Nov. 20, 2018
How do you get students excited in STEM? Build robots.
How do you get students excited about being a part of their community? Compete with robots!
This is the mantra of the Nelson Mandela High School Robotics team’s “For Inspiration and Recognition of Science and Technology,” (FIRST)Technology Challenge (FTC) initiative. The predominantly Grade 11 and 12 senior team from the school, labelled team 7277 the Nelson Mandela United Squadron in FIRST robotics terms, decided that the best way to involve as many students in science, technology, engineering and math (STEM) projects as possible was to start new robotics teams at the junior highs and middle schools nearby. With that in mind, and some funding graciously provided by the Alberta Ministry of Community and Social Services to support this extracurricular endeavor, the team’s Grade 12 core group set out to start six new FTC teams and mentor them through starting up a great challenge. Once a week, the Mandela seniors trek off to help their mentees design, build, wire, and program competition robots. The participants come from Crossing Park, Ted Harrison, Peter Lougheed, and Terry Fox schools, as well as two teams made up entirely of Grade 10 students from Nelson Mandela.
FIRST Robotics is a series of competitions that are meant to test students’ abilities in STEM areas such as CAD design, mechanics, electrical systems, and robot code, as well as basic competencies such as the running of a team, which includes skills such as communication, teamwork, problem solving, and building a spirit of Gracious Professionalism.
Gracious Professionalism is a key mantra of FIRST robotics. That mantra says that all students are to act supportively and kindly to each other because, unlike an athletic competition where only the best of the best go on to professionalism, at the end of the day there is a job in a STEM field waiting for all of these students if they choose to take it.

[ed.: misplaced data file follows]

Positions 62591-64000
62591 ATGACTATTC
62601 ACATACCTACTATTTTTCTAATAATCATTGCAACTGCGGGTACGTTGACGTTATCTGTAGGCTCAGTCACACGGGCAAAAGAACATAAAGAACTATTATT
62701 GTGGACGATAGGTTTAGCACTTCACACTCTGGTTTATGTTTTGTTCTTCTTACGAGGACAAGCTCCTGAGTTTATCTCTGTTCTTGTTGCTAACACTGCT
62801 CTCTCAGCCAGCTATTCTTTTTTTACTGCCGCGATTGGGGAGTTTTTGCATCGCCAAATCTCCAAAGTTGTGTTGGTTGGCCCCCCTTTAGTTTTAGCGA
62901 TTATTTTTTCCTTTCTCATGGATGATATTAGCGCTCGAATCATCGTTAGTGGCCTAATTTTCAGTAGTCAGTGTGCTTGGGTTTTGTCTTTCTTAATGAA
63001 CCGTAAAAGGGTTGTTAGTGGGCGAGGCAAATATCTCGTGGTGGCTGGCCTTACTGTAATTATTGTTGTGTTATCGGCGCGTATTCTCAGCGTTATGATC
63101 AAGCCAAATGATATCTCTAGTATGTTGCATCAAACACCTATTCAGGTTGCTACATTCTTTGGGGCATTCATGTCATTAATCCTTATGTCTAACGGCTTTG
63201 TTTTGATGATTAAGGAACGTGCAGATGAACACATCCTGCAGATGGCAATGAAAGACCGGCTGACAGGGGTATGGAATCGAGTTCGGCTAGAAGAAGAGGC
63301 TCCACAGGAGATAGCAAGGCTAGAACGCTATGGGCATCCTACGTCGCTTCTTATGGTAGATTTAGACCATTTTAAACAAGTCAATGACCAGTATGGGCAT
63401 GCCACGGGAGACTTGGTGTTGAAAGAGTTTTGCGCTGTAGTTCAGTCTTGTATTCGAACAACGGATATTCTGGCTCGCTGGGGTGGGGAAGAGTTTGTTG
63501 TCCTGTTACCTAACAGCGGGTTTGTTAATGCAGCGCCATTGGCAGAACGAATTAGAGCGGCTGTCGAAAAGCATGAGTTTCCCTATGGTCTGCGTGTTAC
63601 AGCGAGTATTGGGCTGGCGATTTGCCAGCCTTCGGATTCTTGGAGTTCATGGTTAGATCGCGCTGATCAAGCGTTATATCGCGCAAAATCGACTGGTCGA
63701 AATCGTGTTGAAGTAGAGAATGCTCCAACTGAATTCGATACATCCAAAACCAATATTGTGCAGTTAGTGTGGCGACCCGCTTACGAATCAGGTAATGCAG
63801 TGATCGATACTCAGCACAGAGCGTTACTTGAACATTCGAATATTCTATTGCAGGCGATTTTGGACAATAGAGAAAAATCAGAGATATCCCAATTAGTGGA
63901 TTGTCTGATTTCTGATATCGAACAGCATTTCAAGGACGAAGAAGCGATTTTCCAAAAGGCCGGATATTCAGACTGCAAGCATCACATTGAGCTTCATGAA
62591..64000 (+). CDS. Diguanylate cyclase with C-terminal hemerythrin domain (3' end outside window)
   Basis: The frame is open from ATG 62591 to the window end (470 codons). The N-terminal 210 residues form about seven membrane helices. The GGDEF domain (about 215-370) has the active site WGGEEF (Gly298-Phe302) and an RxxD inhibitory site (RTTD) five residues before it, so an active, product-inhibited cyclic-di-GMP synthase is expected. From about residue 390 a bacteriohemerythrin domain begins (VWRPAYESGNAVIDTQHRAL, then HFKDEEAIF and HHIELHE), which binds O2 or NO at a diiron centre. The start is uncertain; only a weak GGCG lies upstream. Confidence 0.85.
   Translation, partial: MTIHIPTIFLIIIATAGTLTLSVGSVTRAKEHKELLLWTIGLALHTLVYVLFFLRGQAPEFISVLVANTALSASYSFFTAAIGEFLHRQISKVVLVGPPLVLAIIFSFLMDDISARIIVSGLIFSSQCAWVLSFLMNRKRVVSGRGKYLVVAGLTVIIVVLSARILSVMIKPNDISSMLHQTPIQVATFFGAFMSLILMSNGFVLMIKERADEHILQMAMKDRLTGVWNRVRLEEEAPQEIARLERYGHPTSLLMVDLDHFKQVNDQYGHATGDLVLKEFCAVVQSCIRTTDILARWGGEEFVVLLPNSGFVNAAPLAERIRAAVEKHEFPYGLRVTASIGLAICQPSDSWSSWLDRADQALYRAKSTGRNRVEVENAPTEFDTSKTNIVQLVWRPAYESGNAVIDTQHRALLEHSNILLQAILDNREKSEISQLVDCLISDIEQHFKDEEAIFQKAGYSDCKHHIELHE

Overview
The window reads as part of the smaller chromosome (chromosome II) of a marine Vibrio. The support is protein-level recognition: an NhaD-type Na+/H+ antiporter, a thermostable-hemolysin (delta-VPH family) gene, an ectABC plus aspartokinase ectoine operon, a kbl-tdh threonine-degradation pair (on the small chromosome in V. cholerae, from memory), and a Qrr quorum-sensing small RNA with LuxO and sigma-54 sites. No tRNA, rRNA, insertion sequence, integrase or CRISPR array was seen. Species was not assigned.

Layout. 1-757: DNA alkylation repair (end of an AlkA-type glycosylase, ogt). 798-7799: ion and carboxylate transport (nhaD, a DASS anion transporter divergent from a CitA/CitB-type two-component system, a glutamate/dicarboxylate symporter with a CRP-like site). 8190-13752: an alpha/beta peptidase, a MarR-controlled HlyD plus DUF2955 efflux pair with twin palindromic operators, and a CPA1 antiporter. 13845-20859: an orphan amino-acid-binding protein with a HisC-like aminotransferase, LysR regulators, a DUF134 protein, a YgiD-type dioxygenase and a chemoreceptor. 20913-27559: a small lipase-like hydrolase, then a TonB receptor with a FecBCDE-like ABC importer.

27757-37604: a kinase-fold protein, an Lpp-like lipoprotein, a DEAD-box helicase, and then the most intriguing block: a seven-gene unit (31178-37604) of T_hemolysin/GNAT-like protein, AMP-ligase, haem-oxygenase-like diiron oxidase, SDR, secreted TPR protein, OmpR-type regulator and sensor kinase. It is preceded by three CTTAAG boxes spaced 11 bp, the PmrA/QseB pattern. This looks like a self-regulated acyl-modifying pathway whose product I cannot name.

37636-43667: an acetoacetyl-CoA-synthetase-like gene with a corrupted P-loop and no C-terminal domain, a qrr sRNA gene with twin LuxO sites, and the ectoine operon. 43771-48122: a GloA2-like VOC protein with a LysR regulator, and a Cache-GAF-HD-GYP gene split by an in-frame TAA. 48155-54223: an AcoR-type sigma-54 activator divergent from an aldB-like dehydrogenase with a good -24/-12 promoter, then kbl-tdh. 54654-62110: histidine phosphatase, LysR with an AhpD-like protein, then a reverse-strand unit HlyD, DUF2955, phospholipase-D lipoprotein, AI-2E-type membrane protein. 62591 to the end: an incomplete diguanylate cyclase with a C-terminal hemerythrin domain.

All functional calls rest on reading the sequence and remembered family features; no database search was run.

“I'm thrilled beyond belief at how incredibly bright and enthusiastic the team members are.” Pam Frey from the Ministry of Community and Social Services noted while witnessing the first meeting of the teams at Nelson Mandela in November. “These will be our leaders of tomorrow.
“The teams are inventive, energetic, keen and intelligent. They are advanced thinkers and are providing social return into the community they live in.”
The teams are preparing their robots for the Calgary FTC competition, which will be held at Nelson Mandela High School on Feb. 9. That competition will host teams from across Alberta and B.C.
Following that, team 7277 the Nelson Mandela United Squadron senior team, will be competing in the FIRST Robotics Competition, one tournament at the highest level of high school robotics competition in North America. That competition will be co-hosted by Nelson Mandela High School and the Genesis Centre on April 5 and 6 and will feature teams from across western Canada, as well as entrants from the United States, Mexico, Brazil, China, and Turkey.